• Such a complaint can be filed either by the individual or by any other person on his/her behalf.

5. Additional Due Diligence for the Significant Social Media Intermediaries:

  • Appointments: Need to appoint Chief Compliance Officer, a Nodal Contact Person and a Resident Grievance Officer, all of whom should be resident in India.
  • Compliance Report: Need to publish a monthly compliance report mentioning the details of complaints received and action taken on the complaints as well as details of contents removed proactively.

6. Enabling Identity of the Originator:

  • Significant social media intermediaries providing services primarily in the nature of messaging shall enable identification of the first originator of the information.
  • Required only for the purposes of prevention, detection, investigation, prosecution or punishment of an offence related to sovereignty and integrity of India, the security of the State, friendly relations with foreign States, or public order,
  • Or of incitement to an offence relating to the above or in relation with rape, sexually explicit material or child sexual abuse material punishable with imprisonment for a term of not less than five years.

7. Removal of Unlawful Information:

  • An intermediary upon receiving actual knowledge in the form of an order by a court or being notified by the Appropriate Govt. or its agencies through authorized officer should not host or publish any information which is prohibited under any law in relation to the interest of the sovereignty and integrity of India, public order, friendly relations with foreign countries etc.

Rules for News Publishers and OTT Platforms and Digital Media:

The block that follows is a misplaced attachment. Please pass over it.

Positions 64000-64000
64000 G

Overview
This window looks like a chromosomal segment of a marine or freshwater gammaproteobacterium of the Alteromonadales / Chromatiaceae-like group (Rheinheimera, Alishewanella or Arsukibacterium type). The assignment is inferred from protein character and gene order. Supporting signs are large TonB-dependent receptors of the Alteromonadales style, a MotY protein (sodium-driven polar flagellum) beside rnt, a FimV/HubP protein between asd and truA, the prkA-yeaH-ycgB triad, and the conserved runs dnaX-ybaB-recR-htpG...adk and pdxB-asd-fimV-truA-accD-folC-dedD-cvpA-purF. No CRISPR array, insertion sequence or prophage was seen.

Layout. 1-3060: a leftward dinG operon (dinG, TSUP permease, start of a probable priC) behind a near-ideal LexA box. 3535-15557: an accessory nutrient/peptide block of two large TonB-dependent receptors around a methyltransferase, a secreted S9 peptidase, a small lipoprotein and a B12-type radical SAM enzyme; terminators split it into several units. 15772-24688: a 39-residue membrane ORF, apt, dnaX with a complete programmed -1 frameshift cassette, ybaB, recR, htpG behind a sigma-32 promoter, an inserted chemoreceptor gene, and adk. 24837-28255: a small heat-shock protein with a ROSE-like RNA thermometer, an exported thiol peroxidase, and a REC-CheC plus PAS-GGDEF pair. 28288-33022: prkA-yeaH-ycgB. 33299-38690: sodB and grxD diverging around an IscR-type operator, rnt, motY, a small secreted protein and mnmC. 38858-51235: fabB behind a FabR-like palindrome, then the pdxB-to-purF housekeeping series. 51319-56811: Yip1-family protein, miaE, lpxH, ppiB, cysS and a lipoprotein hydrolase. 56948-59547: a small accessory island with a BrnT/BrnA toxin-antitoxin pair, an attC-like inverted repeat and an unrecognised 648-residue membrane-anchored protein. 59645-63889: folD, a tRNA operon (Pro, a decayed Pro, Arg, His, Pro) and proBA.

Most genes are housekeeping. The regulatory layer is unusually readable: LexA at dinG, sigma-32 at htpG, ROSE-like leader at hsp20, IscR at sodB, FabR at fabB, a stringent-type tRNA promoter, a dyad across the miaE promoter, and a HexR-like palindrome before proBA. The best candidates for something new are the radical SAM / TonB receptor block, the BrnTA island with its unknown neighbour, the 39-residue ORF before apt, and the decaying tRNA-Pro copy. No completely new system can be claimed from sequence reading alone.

For OTT:

  • Self-Classification of Content: The OTT platforms, called as the publishers of online curated content in the rules, would self-classify the content into five age based categories- U (Universal), U/A 7+, U/A 13+, U/A 16+, and A (Adult).
  • Parental Lock: Platforms would be required to implement parental locks for content classified as U/A 13+ or higher, and reliable age verification mechanisms for content classified as “A”.
  • Display Rating: Shall prominently display the classification rating specific to each content or programme together with a content descriptor informing the user about the nature of the content, and advising on viewer description (if applicable) at the beginning of every programme enabling the user to make an informed decision, prior to watching the programme.

For Publishers of News on Digital Media :

  • They would be required to observe Norms of Journalistic Conduct of the Press Council of India and the Programme Code under the Cable Television Networks Regulation Act 1995 thereby providing a level playing field between the offline (Print, TV) and digital media.

Grievance Redressal Mechanism:

A three-level grievance redressal mechanism has been established under the rules with different levels of self-regulation.

  1. Level-I: Self-regulation by the publishers;
  2. Level-II: Self-regulation by the self-regulating bodies of the publishers;
  3. Level-III: Oversight mechanism.

Self-regulation by the Publisher:

  • Publisher shall appoint a Grievance Redressal Officer based in India who shall be responsible for the redressal of grievances received by it.
  • The officer shall take decision on every grievance received by it within 15 days.

Self-Regulatory Body:

  • There may be one or more self-regulatory bodies of publishers.
  • Such a body shall be headed by a retired judge of the SC, a High Court or independent eminent person and have not more than six members.
  • Such a body will have to register with the Ministry of Information and Broadcasting.
  • This body will oversee the adherence by the publisher to the Code of Ethics and address grievances that have not been resolved by the publisher within 15 days.

Oversight Mechanism:

  • Ministry of Information and Broadcasting shall formulate an oversight mechanism.
  • It shall publish a charter for self-regulating bodies, including Codes of Practices. It shall establish an Inter-Departmental Committee for hearing grievances.

Source: TH